Violin strings, however, can wear out fairly regularly, and although they are not particularly expensive, it is a cost you’ll have to cover, again and again.
The actual keyboard of the piano in the old days was made of ivory.
Thankfully, the elephants are now safe, and a poly-plastic is used. So instead of cleaning your keys with milk, just a good old fashioned damp cloth should work.
Piano vs violin: which one has more additional costs?
Although you’ll probably spend longer looking after your violin on a day to day basis, the acoustic piano is by far the more expensive option. Unless of course, you opt for a digital piano, in which case that will be your cheapest option over time. So if you’re buying a reasonably cheap violin vs an affordable digital piano – the digital piano will probably be a bit more cost-effective over time.
Although do remember, a digital piano is just that – a digital electronic instrument. And we all know that electronic things don’t last forever… (unlike Jamie’s violin in the video which is 300 years old!)
Which instrument is hardest for a beginner?
Both instruments are so different it’s almost impossible to declare which is hardest. If you watch the video above, you’ll undoubtedly see that the piano can sound beautiful pretty much straight away. Play two white notes with one in the middle, and you immediately have a nice-sounding chord. The violin, however, can sound scratchy, out of tune, and quite frankly, pretty nasty (as you probably saw in the video when I attempted to produce a sound!).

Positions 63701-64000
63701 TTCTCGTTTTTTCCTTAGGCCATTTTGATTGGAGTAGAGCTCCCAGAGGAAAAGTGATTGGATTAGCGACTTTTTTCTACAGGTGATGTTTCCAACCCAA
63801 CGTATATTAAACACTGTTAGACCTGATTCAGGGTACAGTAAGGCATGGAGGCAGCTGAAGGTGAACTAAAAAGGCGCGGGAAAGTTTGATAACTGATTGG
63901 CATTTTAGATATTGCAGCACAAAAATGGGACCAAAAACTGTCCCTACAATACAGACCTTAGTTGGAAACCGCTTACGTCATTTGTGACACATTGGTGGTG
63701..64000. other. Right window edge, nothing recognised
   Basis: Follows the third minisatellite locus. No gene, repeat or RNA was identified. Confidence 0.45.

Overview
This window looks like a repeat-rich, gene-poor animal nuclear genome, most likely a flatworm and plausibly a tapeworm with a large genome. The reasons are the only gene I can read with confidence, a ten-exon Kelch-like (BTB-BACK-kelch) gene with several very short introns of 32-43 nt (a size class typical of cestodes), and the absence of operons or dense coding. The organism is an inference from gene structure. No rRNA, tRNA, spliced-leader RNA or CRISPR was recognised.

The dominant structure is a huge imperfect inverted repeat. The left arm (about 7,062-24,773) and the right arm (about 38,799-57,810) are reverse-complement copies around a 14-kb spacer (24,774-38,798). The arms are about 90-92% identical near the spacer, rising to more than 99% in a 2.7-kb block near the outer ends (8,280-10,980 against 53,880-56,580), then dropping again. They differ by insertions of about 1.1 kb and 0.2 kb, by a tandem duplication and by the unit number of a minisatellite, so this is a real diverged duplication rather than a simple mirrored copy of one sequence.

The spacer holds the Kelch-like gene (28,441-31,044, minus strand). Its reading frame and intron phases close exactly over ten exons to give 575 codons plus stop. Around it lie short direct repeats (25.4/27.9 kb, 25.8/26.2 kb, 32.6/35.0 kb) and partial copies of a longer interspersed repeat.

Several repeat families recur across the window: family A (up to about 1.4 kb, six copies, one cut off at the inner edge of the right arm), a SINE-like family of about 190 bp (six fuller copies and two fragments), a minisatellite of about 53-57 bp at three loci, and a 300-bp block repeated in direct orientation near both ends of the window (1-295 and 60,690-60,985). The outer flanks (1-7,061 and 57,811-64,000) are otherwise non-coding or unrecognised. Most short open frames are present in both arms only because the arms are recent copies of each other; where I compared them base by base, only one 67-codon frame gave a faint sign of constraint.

Does this mean out of the two instruments, the violin is the hardest? Well, no. Both the piano and violin have their own challenges:
Playing the piano
Unlike the violin, you’ll be learning both the treble and bass clef in your piano lessons. Two clefs = double the work (and if you don’t know what a clef is yet, click here to read all about them).
Similar to the violin, you’ll be learning to use all five fingers on your left hand, but instead of learning to control a bow with your right hand, you’ll be using those five fingers to do something completely different.
Ten independent fingers equal ten independent things to go wrong!
So as an experiment, put your hands on the desk and try lifting each finger, one at a time, without moving any other finger. It’s not as easy as you thought!
Being able to play the piano is about multi-tasking with both hands. But what about your feet? Don’t forget that you’ll also have a minimum of two foot pedals to control at the same time. This is where, eventually, your muscle memory comes in and will take over. Thinking about all the notes, on two different clefs, with two hands, having a choice of 88 keys on the instrument, and remembering to keep your musicality isn’t as easy as you think!
Playing the Violin